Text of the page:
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Dr Marcus White

Dr Marcus White is an award winning architect and urban designer, co-director of Harrison and White Pty Ltd and lecturer in digital design in architecture and urban design at the University of Melbourne.

He has been the recipient of numerous design awards including the RAIA Haddon Travelling Scholarship, the AIA Victorian Emerging Architect Award, the inaugural AIA National Emerging Architect Award for his contribution to practice, teaching and research, an AIA residential architecture award and was recently awarded the Graham Treloar Fellowship for his research project - Urban street tree shade analysis using high polygon 3D models with MR photometric daylight system.

Marcus’ urban design project ‘Implementing the Rhetoric’ was one of only 16 projects from Australia to be selected for inclusion in the 2010 Venice Biennale. The project explored undiluted transit oriented development coexisting with solar amenity preservation; agent based pedestrian connectivity modelling; and density distribution surface modelling; using parametric urban modelling. The project  has since been exhibited at the: Gallery of Australian Design, Canberra, Australia – (Feb/Mar 2012); Kaohsiung Museum of Fine Arts (KMoFA), Kaohsiung, Taiwan, (Jun/ Sept 2012); Hong Kong Central Library, Hong Kong, (Oct 2012); Studio X , Kitab Mahal Mumbai, India, (Nov/Dec 2012); Srishti School of Art, Design and Technology Bengaluru, India, (Dec 2012); Coimbatore Centre for Contemporary Arts Coimbatore, India, (Dec 2012); Vibrant Gujarat Gandhi Nagar, India, (Jan 2013); and India International Centre Annexe #40 New Delhi, India, (Jan 2013).

Marcus completed his PhD at RMIT Spatial Information Architecture Laboratory in collaboration with MGS Architects in 2009. His PhD focused on sustainable urban design solutions using custom digital design techniques within architectural practice. His work has been used to inform Smart Growth and Transit Oriented Development policies for various council urban design frameworks, including City of Whitehorse and City of Stonnington.

Marcus’ current research projects include:

Using Agent-Based Modeling to Inform Neighborhood Walkability with AURIN/ANDS – a partnership between Department of Planning and Community Development; City of Melbourne; VicRoads, Department of Human Services; Department of Health; Department of Sustainability and Environment; Department of Transport; McCaughey Centre - VicHealth Centre for the Promotion of Mental Health and Wellbeing.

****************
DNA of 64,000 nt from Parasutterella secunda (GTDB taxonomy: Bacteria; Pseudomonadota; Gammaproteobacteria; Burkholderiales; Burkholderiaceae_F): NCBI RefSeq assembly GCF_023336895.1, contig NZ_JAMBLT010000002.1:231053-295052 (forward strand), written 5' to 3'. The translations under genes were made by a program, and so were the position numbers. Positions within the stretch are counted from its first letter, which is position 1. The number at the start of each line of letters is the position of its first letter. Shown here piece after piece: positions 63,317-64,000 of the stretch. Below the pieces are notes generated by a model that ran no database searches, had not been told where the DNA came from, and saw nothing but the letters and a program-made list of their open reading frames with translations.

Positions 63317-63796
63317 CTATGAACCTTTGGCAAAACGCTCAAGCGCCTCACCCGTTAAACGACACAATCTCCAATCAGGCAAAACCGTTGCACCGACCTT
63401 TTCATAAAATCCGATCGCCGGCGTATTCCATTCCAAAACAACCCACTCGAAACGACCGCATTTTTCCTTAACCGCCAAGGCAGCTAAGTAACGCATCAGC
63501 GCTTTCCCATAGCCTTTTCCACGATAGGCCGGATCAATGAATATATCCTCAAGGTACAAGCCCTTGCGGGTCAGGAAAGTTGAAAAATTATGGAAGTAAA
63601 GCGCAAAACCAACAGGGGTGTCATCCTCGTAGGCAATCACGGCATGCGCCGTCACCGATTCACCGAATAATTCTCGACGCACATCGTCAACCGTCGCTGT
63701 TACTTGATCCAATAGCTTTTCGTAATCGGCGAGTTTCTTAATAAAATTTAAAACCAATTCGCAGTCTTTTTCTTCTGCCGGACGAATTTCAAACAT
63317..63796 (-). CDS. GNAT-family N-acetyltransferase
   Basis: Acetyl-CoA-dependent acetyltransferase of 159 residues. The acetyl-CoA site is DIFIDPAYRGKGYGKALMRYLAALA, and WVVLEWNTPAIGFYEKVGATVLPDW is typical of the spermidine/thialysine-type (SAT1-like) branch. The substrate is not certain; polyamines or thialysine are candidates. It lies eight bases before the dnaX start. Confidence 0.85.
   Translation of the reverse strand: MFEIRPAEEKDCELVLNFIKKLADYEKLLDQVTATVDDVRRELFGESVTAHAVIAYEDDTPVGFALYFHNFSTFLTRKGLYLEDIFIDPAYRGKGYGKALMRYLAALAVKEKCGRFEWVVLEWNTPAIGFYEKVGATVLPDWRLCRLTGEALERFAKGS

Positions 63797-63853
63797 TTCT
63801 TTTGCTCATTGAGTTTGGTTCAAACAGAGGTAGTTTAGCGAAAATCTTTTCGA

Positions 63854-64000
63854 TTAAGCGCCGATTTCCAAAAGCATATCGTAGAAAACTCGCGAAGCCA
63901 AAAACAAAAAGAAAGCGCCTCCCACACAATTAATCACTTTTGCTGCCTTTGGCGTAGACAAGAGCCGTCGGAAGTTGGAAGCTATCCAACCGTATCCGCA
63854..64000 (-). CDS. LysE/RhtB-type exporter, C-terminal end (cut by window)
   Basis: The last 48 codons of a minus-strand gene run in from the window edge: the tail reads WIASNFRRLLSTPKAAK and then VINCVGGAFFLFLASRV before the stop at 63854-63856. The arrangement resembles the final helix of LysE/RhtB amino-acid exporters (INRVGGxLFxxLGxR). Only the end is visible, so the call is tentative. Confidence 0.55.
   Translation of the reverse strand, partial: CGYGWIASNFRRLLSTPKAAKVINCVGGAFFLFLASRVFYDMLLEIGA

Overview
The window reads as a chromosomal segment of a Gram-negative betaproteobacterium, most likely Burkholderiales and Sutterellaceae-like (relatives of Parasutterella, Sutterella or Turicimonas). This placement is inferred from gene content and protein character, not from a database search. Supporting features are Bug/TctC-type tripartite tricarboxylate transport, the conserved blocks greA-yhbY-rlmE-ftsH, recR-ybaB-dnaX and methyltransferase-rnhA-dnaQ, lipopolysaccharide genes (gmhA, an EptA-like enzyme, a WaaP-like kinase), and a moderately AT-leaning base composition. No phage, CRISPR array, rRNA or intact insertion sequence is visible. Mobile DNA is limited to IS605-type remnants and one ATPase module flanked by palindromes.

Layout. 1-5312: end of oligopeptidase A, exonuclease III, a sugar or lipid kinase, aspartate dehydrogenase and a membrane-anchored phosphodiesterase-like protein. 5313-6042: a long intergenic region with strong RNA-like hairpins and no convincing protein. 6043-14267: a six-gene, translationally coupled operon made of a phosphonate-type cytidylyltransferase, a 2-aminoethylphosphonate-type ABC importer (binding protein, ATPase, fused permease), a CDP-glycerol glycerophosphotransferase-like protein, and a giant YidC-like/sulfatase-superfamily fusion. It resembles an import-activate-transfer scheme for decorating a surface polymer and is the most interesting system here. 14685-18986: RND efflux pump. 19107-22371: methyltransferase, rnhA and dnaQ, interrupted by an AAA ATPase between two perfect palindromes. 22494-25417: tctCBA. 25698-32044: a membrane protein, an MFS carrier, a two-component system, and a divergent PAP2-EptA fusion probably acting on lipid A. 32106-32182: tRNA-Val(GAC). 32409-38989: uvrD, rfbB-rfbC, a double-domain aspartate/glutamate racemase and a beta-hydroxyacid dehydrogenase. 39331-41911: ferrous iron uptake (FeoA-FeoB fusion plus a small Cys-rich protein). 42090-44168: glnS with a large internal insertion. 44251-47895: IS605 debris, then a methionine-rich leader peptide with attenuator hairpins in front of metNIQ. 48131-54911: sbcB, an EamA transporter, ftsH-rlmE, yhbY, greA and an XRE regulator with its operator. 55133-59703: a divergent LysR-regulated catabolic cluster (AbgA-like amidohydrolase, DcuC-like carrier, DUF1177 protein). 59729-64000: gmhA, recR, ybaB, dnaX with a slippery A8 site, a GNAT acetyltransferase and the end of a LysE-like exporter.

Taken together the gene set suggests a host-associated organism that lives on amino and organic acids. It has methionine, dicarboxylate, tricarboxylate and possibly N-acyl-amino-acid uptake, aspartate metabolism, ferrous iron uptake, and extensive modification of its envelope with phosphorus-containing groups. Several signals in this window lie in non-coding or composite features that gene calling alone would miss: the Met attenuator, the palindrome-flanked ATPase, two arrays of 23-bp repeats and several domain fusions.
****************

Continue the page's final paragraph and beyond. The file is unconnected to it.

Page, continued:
Lens 10 – Innovative Urban Design (Integrated design infrastructure for Australian Cities) – with the Australian Urban Research Infrastructure Network, T Horton; M Burry; R Drogemuller; J Spoehr; A Beer; I McDougall; T Court; J Blaess; H Edwards;M Antcliff; K Holt-Damant; P Newton; J Plume; D Pryor.

Rapid Sky-View Factor Modelling using Global Illumination – researching the modelling of the critical factor of urban heat island effect, funded by a University of Melbourne ECR grant.

Human Systems for Sustainability in the University Campus – The “Living Campus” Experiment - Brazilian/Australian Research Network on Smarter Societies and Urban Connectedness - Carlton Connect Initiatives Fund – with T Kvan; F Koch; J Kaenel; C Cardonha; J Karakiewicz; F Vetere; M Kirley; J Fitzgerald; J Sichman; D Hanns.

Utilising the Australian Urban Research Infrastructure Network to support online teaching and learning in the built environment – Learning and Teaching initiative involving the integration of AURIN online portal as part of Urban Design Studio B and Flexible Urban Modelling  masters subjects.

Quantitative assessment of view from within high density development using a perverted light modelling approacha project exploring a new analysis and design approach which perverts light simulation modelling within animation and game production software, combined with Java based raster image-processing software ImageJ, to calculate the amount of water, vegetation or sky visible from within buildings at a precinct scale, aimed at improving livability of high density housing.

Urban street tree shade analysis using high polygon 3D models with MR photometric daylight system – continued research into the microclimatic and visual impact of street trees in precinct scaled urban modelling.

New Academic Street (NAS) RMIT – design architect (Harrison and White) working with Lyons, NMBW, Minifie Van Schaik and Peter Madison Architects.



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